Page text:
Applied health literacy at the level of dietary and physical activity habits acquired during university studies relates to weight control and is one of the important prerequisites for a healthy lifestyle. Future educators will be able to pass on the acquired health literacy during their studies at university to children, pupils and students. Evaluate health literacy with an emphasis on dietary and physical activity habits in the context of body mass categorisation based on the Body Mass Index and body composition assessment. Research group consisted of students of pedagogical disciplines at the Pedagogical Faculty of Palacký University in Olomouc. We differentiated the monitored group into sub-groups according to Body Mass Index categorisation. Bioelectric impedance method was used to evaluate body composition using InBody 720 analyser. Physical activity was monitored by ActiGraph GT1M accelerometer and data on dietary habits were acquired by questionnaire survey. Received energy supplied in five portions per day and meeting the recommended volume and intensity of physical activity has the optimum effect on the state of body composition (body fat, visceral fat, fat free mass). With higher BMI (overweight, obesity), the amount and intensity of physical activity is reduced and so is the number of food portions per day. Our research study demonstrated the relationship between normal weight category (BMI_normal) and dietary and exercise habits. Pedagogical disciplines are involved in shaping the level of health literacy of pupils; it is also essential to develop the practical level of their acquired knowledge in this area.
Keywords: Health educationstudents of pedagogical disciplinesphysical activitydietary habitsbody composition
Nutrition and physical activity are two key lifestyle components that are affected by our actions. The need to form and develop health literacy systematically in the educational process is based on research that maps the behaviour of children and adolescents in the area of health and lifestyle. Health literacy in the Czech Republic is assessed as problematic to low among the adult population. Opening for forming health literacy, health promotion and health education is thus created at the individual levels of the education system, where within the curriculum documents this issue is instigated into goals and educational contents (Fleary, Patrece, & Pappagianopoulos, 2018; Nutbeam, 2008; Van der Heide, Wang, Droomers, Spreeuwenberg, Rademakers, & Uiters, 2013).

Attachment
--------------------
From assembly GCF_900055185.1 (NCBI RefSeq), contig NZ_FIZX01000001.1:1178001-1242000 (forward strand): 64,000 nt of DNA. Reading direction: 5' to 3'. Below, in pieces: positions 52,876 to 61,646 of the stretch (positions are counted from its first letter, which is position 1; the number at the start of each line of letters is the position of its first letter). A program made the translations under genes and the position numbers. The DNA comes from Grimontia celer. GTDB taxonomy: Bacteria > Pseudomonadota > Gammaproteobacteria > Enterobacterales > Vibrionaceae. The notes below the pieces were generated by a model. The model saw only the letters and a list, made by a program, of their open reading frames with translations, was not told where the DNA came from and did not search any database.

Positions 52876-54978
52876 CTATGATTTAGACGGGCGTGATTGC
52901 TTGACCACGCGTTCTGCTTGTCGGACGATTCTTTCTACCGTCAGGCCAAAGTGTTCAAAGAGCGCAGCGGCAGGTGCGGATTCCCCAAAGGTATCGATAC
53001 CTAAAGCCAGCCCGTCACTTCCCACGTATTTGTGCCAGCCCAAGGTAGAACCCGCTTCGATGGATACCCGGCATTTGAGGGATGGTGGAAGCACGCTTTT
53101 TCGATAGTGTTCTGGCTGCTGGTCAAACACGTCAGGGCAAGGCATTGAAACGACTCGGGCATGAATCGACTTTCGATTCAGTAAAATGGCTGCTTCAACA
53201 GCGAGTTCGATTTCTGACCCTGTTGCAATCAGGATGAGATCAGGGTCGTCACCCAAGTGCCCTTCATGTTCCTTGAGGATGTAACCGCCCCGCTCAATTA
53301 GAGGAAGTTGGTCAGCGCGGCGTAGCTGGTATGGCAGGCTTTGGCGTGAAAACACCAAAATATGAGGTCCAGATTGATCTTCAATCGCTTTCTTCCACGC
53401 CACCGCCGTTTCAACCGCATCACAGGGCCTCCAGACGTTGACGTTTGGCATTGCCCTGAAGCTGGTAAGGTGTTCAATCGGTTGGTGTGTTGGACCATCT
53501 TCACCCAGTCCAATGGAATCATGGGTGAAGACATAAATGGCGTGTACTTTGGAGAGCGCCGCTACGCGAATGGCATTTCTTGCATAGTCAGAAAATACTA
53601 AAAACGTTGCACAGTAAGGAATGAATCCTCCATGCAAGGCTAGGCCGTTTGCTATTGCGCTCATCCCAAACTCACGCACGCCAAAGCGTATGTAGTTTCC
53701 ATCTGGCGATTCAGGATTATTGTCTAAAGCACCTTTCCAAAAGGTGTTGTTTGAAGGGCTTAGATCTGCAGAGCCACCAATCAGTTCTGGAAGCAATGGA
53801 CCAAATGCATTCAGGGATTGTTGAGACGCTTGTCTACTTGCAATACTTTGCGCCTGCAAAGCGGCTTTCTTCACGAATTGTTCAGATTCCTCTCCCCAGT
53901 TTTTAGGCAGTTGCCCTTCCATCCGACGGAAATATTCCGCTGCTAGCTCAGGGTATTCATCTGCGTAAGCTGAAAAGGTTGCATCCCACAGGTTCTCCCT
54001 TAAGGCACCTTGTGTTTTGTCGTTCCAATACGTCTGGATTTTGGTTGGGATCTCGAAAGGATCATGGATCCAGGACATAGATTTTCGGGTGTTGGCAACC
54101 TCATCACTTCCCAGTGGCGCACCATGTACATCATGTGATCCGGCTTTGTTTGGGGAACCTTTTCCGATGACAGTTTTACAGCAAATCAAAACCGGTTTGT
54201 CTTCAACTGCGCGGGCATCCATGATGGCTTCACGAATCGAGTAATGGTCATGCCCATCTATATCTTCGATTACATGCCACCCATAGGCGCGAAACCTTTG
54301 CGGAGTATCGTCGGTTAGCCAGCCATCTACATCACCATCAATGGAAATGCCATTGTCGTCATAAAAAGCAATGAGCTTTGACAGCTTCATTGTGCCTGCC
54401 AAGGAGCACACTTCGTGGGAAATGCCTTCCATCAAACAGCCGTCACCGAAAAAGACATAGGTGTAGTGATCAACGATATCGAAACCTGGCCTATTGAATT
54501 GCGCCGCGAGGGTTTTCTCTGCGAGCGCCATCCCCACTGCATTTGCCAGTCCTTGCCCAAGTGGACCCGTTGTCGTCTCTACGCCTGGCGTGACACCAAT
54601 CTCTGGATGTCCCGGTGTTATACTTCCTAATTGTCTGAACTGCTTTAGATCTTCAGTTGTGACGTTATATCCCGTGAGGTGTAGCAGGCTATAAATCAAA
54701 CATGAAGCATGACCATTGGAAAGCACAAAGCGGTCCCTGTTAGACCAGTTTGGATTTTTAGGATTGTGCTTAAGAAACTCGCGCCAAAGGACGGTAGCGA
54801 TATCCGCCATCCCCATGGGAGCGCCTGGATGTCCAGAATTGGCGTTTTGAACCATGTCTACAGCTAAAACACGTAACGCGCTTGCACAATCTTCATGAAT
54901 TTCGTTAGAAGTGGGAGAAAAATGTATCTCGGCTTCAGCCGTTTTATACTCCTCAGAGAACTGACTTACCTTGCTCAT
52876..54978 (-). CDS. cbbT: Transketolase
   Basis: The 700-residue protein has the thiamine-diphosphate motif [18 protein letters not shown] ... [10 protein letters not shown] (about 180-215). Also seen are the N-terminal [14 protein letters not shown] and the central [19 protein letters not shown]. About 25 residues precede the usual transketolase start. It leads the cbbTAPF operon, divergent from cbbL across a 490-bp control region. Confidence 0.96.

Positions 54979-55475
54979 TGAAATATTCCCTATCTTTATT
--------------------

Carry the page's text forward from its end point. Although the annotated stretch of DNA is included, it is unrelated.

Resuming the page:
King, Hopkins, Caudwell, Stubbs and Blundell (2009) state that healthy lifestyle is carried out by an individual who takes regular exercise at least 2.5 hours per week, eats diet rich in fruit and vegetables in five pieces, maintains optimal body weight (Body Mass Index 18.5 to 24.9 kg/m2), occasionally (or not) drinks alcohol and does not smoke. The individual should lead his/her lifestyle to have a positive effect on his/her health. It is a focused process leading to the harmonisation of all activities in relation to the person’s individual options and needs.
Regular intake of food during the day maintains increased metabolic turnover, prevents fat deposits in the body and is an independent predictor of appropriate weight. In addition to the correct amount of energy received, it is essential to distribute it into five meals per day (Ma, 2003; Rokyta, 2000). Based on the recommendations given in the “Nutritional Recommendations for the Population of the Czech Republic” (2012) document it was concluded that five portions is the optimal distribution of meals during the day and consuming four or less portions a day is deemed as non-optimal diet.
The basic indicator that determines the effect of physical activity on maintaining body weight is the level of physical activity. It is governed by the intensity and duration of the given physical activity and frequency of exercise units. The recommendations of the American Sports Medicine Association indicate that moderate-intensity aerobic exercises (such as walking fast; 3-6 METs), at least 30 minutes five days a week, are considered for individuals who wish to maintain good health as an optimal aerobic exercise (U. S. Department of Health and Human Services, 2008). Saris et al., (2003) recommends at least 10 000 steps/day to retain the desired weight. Walking is the physical activity that is most commonly carried out during the day and is also recommended as a basic form of physical activity.
Based on the results of extensive US population studies conducted primarily through NHANES II in 1985, it was recommended that Body Mass Index (BMI) is used to determine the optimal body mass (Block, Dresser, Hartman, & Carroll, 1985). To make it easier, the current classification does not take into account physiological gender and age differences. The current definition of obesity is inadequate; the obesity threshold is given by BMI ≥ 30.0 kg/m2 (WHO, 2004).
Facts relating to the human body composition are the prerequisite for understanding its functioning in health and sickness. The optimal body composition is considered as an appropriate indicator of the current state of health. The body composition is influenced genetically; furthermore it is formed by exogenous factors, which include physical activity, dietary habits and general health of the organism (Baumgartner, 2000; Sofková & Přidalová, 2015).
The rationale for educating future teachers of different approbation combinations to gain health competence and thus ensuring the development of health literacy is based on a series of research studies confirming the relationship between the health literacy level and education level and consequently socio-economic status (Van der Heide, Wang, Droomers, Spreeuwenberg, Rademakers, & Uiters, 2013).